Kids’ homemade jewelry business has a message behind it
A group of six children have found a unique way of passing time during the pandemic by learning about how to run a business and helping others in the community.
And it’s not setting up a lemonade stand.
Siblings Lydia, Alys and Sonya Hyde, of New Milford, and friends Agnes, Henry and Vincent Schiesel, of New Preston, began selling homemade jewelry last week.
The children came up with the idea during a recent visit to the Hammonasset Beach area in Madison. They wanted to make bracelets using shells and sell them on the beach.
Their parents, Carolyn Hyde and Candice Schiesel, respectively, supported the idea of making jewelry but recommended they find another way to get their products out to the public in light of the coronavirus pandemic.
Once the children returned to their hometowns, they came up with a plan.
“We gave them parameters and they figured it all out,” Hyde said. “I texted Candice when I heard what they wanted to do with the money. I said, ‘They just went nonprofit.’ ”
The children decided to donate the money they make to nursing homes, hospital workers, beach cleanups and veterinarians.
The shop — named H&S, short for Hyde and Schiesel — opened Sunday at the Hydes’ home.
“H&S is a group of kids making jewelry,” their “About Us” poster posted on social media reads. “We did not want to keep the money (we make) so we donate the money we get.”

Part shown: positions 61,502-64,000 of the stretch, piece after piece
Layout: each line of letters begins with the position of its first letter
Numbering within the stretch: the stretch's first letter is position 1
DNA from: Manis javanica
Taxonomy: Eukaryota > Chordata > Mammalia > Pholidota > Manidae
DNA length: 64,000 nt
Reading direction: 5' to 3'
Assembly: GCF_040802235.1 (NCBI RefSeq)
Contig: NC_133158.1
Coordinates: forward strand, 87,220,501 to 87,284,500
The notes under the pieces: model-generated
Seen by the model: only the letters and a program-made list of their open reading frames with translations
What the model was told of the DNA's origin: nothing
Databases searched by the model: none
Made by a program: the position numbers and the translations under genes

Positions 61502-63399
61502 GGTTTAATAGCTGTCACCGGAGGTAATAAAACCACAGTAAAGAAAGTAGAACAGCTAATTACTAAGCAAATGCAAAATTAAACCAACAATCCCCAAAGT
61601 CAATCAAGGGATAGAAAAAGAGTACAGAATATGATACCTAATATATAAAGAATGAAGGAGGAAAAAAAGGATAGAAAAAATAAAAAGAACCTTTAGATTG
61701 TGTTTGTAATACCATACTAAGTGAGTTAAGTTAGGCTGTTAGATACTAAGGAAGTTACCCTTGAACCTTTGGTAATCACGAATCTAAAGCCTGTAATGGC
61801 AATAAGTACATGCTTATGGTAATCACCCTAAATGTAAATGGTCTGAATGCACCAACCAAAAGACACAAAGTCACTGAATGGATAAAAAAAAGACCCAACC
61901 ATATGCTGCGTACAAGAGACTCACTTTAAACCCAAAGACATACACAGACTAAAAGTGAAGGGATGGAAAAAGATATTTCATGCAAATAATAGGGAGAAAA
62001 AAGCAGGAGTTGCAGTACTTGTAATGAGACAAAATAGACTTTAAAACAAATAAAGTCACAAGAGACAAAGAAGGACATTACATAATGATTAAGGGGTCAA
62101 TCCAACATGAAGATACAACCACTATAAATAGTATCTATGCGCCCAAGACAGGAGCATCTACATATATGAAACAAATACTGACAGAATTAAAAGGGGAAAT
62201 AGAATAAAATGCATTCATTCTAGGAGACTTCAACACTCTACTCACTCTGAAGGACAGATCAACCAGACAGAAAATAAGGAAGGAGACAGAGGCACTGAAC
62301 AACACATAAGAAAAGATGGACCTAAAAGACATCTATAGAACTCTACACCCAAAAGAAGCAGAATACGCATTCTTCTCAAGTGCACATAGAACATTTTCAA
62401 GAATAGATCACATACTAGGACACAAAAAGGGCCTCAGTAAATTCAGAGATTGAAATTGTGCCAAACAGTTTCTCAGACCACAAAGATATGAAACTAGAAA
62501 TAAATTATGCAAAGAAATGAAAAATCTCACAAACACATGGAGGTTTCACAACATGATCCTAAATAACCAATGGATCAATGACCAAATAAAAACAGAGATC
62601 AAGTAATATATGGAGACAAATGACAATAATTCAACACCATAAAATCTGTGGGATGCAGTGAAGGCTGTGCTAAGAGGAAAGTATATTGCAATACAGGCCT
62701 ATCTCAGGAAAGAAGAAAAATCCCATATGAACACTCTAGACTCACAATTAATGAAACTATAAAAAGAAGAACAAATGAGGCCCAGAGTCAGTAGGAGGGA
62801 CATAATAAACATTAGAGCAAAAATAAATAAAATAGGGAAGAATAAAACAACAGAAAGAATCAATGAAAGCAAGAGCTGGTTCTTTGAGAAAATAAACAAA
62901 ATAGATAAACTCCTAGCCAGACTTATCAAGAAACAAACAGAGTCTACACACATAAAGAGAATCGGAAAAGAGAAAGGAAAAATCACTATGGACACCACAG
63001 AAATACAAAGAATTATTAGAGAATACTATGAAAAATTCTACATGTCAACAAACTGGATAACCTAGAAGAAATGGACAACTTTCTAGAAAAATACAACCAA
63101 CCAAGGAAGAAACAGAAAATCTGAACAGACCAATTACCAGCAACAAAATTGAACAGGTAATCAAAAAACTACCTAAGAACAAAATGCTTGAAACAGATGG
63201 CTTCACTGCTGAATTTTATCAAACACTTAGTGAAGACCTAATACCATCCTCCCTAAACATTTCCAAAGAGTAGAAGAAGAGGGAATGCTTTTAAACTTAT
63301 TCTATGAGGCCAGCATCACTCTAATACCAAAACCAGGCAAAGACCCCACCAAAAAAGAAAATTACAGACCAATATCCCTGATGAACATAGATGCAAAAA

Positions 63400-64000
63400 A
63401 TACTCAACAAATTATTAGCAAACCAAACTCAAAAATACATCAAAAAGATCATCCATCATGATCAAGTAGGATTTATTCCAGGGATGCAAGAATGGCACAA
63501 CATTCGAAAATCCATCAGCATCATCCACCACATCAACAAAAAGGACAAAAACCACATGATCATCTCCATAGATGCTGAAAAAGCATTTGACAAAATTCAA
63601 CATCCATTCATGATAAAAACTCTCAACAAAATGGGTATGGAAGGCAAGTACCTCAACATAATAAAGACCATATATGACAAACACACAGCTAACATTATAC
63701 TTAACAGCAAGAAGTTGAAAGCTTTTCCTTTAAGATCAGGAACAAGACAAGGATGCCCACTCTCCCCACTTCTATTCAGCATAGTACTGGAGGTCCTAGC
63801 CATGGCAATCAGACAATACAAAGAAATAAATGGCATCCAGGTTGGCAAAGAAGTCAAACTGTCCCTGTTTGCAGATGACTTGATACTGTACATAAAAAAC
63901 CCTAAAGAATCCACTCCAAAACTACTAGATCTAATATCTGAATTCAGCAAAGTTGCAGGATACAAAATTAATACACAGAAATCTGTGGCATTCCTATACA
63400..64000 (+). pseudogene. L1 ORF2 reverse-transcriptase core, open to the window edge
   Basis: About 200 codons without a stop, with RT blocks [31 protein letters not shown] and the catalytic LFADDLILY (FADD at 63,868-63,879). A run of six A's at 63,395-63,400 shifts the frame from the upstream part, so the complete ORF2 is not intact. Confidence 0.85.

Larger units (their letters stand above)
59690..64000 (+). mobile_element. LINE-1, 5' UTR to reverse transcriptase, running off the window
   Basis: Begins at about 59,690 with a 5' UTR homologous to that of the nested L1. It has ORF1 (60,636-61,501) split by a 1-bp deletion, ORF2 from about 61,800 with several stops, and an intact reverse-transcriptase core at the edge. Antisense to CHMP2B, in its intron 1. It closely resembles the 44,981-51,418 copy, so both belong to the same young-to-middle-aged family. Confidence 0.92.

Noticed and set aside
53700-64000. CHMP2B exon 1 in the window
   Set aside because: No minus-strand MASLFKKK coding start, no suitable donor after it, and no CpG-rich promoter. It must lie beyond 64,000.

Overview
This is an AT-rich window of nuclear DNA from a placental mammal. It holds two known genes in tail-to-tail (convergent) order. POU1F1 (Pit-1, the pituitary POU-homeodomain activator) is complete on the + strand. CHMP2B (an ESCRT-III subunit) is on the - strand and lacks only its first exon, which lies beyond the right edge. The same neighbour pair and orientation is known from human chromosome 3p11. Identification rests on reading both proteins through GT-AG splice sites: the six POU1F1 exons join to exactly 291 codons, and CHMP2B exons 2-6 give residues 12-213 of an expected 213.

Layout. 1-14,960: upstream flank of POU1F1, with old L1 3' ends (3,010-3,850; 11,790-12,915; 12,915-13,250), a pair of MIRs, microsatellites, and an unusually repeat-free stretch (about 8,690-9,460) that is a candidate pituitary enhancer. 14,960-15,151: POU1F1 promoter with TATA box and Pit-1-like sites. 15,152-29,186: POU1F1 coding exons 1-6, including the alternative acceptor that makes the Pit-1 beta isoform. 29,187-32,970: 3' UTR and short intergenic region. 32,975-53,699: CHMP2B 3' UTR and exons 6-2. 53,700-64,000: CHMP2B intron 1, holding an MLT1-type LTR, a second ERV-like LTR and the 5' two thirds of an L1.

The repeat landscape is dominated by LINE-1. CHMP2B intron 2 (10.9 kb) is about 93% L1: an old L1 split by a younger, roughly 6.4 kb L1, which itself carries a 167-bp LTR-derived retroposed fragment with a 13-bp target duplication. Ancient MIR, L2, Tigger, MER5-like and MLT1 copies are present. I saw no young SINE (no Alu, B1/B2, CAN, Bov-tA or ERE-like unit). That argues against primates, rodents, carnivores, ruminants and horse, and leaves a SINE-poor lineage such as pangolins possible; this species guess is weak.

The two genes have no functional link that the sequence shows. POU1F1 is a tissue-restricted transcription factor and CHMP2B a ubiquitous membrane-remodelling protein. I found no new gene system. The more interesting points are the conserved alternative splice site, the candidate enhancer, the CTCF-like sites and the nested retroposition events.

The Hyde siblings set up shop at the end of the driveway Sunday and had a handful of customers who had seen the post their mother shared on social media.
“I think it’s a fabulous idea,” neighbor Kristan Pozzuto said. “It was very well done, and the message was really nice.”
Pozzuto said her daughters, Stella, 7, and Ruby, 5, enjoyed picking out jewelry for themselves and some of their neighbors.
Customer Bob Reiling said he was impressed that the kids came up with the idea themselves and weren’t doing it for a service project.
“It was great to see how much thought they put into this,” Reiling said. “And how they want to give back to the community.”
The children also made a poster citing the precautions they are taking to remain safe and keep their customers safe during the pandemic.
All jewelry is made with new craft materials and is placed in clear bags so items are easier to see and are not touched.
Most importantly, the kids wear masks and gloves.
“They came up with a nice way to do it” Pozzuto said of the safety measures. “They had all the details, with the pre-wrapped jewelry and containers in which to place the money.”
As of Monday, the families had raised $40. The kids are planning to gather Saturday for another pop-up shop from 11 a.m. to 2 p.m. Customers should look for the blue umbrella on the cul-de-sac of Brookview Lane.
Hyde said the children are discussing plans to buy a new game for a local nursing home and food for the animal shelter.